Sallie Mae has received expressions of interest from buyers other than J.C. Flowers, company Chairman Albert Lord said during a quarterly earnings call last week. Lord did not provide any specifics, including whether buyers would be willing to meet the $60 per share price that Flowers has since walked away from.
The terms of the company’s buyout agreement with an investor group led by private equity firm Flowers prohibit such activities.
Nevertheless, as the dispute with the investor group plays out, Lord said that Sallie Mae has received expressions of interest from other possible buyers.
“We get calls,” Lord said. “I’m actually not allowed to talk about them.”
Meanwhile, Sallie Mae reported a third quarter loss of $344 million. It blamed the weaker than expected results in part on the effect of new student loan legislation that reduces by $20 billion the federal subsidies to student lenders and soured its would-be buyers on the transaction, which is now being fought in court.
“We’ve got to sort out this merger mess. It’s gone on too long,” Lord said. “It ties our hands on day-to-day activities.” Until the dispute is resolved, he said, Sallie Mae cannot negotiate with other potential buyers, pursue its own potential acquisitions or buy back shares.
Days before the conference call, Reston, Va.-based Sallie Mae sued the investor group, which also includes Bank of America Corp. and JPMorgan Chase & Co., for attempting to back out the $60 a share cash offer for the company. The investors say that the federal student loan legislation, recently signed into law by President Bush, coupled with weaker economic conditions, have made the price agreed upon in April unacceptable. A reduced cash offer of $50 a share expired last week.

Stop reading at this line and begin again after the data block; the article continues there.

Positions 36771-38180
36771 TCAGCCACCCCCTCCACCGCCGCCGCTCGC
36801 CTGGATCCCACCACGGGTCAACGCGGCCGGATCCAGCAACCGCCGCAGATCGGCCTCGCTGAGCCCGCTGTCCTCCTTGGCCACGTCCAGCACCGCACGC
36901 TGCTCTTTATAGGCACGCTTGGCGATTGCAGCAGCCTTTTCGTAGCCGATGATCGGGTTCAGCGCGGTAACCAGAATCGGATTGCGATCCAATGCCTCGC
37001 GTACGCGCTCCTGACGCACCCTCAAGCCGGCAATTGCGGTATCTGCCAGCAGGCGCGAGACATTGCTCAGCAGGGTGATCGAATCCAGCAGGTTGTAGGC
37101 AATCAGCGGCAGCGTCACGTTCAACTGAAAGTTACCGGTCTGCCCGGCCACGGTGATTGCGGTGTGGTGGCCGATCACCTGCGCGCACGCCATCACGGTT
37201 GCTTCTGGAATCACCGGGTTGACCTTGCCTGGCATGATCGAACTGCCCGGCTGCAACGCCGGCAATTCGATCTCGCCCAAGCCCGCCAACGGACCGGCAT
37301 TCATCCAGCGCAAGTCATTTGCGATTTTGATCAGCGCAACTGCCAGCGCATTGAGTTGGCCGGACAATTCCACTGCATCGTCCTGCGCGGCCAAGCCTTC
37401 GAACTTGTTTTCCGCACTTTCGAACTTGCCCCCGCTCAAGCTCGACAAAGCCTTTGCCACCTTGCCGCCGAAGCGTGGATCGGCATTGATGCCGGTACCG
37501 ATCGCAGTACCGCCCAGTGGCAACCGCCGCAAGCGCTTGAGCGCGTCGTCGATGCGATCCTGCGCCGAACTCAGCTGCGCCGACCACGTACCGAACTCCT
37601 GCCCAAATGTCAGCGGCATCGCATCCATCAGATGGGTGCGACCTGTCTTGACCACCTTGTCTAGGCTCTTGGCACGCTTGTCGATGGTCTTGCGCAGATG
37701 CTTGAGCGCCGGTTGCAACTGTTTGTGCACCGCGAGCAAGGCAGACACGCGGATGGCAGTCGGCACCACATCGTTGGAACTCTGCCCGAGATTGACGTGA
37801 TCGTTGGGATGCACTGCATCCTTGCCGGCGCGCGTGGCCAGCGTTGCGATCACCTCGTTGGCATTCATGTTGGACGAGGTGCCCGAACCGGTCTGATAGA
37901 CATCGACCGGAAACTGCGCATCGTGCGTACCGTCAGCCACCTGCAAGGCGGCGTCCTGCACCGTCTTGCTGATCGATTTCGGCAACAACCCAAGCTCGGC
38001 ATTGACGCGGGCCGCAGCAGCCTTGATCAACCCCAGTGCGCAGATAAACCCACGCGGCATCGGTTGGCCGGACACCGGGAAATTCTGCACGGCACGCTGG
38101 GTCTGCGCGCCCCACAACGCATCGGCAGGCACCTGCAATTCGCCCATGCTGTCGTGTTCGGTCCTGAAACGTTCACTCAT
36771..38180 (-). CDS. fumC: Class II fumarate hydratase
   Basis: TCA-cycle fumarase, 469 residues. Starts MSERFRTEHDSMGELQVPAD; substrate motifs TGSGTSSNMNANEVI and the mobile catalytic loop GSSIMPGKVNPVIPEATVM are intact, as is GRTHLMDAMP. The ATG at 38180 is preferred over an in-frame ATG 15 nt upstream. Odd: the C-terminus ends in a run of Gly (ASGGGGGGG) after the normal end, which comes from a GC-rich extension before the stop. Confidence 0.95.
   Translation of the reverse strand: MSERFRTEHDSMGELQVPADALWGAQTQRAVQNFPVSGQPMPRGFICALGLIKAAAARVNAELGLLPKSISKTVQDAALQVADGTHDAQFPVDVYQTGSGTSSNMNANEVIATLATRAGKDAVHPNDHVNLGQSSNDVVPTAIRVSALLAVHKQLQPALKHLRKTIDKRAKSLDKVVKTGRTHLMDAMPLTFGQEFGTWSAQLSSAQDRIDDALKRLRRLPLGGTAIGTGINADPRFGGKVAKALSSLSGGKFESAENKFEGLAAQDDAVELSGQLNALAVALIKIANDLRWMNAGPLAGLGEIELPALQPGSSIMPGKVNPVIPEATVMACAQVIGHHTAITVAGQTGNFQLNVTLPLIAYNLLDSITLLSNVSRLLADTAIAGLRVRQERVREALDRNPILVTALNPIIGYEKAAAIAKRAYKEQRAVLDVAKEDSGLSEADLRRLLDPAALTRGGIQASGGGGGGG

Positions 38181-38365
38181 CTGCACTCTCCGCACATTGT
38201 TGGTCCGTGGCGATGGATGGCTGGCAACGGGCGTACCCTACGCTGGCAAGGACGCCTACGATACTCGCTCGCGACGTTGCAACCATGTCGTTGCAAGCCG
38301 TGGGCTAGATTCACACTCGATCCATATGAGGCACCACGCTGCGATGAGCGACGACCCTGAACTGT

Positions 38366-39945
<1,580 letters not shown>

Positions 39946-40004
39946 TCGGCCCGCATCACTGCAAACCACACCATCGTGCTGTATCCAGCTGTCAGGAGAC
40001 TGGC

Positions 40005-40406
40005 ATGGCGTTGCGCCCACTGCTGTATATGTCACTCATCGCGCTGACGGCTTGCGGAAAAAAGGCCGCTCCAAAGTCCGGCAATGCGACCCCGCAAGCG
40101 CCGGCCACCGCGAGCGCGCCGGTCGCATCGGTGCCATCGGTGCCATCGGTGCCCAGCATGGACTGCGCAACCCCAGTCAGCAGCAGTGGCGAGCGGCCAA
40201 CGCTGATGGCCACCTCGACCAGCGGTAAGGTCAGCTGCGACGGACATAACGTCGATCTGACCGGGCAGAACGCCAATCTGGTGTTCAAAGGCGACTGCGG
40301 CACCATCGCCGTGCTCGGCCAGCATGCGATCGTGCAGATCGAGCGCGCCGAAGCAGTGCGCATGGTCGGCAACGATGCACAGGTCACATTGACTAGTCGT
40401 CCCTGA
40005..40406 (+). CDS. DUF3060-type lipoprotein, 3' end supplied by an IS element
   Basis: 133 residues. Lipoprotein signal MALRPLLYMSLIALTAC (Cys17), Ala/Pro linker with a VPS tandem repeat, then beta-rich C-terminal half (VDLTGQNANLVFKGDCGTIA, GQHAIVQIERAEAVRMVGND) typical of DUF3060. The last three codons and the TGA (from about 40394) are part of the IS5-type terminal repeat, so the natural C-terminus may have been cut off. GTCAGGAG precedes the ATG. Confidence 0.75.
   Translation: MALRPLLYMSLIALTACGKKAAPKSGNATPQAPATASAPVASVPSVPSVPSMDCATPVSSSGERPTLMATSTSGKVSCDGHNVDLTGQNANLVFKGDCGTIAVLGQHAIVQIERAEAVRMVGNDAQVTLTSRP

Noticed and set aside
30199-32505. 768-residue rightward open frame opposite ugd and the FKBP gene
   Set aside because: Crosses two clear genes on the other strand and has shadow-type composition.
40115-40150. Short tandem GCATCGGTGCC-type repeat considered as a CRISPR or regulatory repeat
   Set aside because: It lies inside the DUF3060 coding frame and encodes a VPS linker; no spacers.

In the lawsuit that Sallie Mae filed Delaware Chancery Court, the company seeks a declaration that the buyers violated the merger agreement, and that Sallie Mae should receive the $900 million breakup fee because no “material adverse effect” has occurred that would allow the buyers to walk away from the deal.
“We regret bringing this suit,“ Lord said in a statement. “Sallie Mae has honored its obligations under the merger agreement. We ask only that the buyer group do the same. We are prepared to close under the contract the parties signed in April.”
Lord had some harsh words for the investor group and in particular for J. Christopher Flowers, who runs the private equity firm bearing his name.
The two banks “remain the logical owners for the company, but they’re not the only possible owners,” Lord said. “So if [the] deal doesn’t go, so be it. We’ll start over.”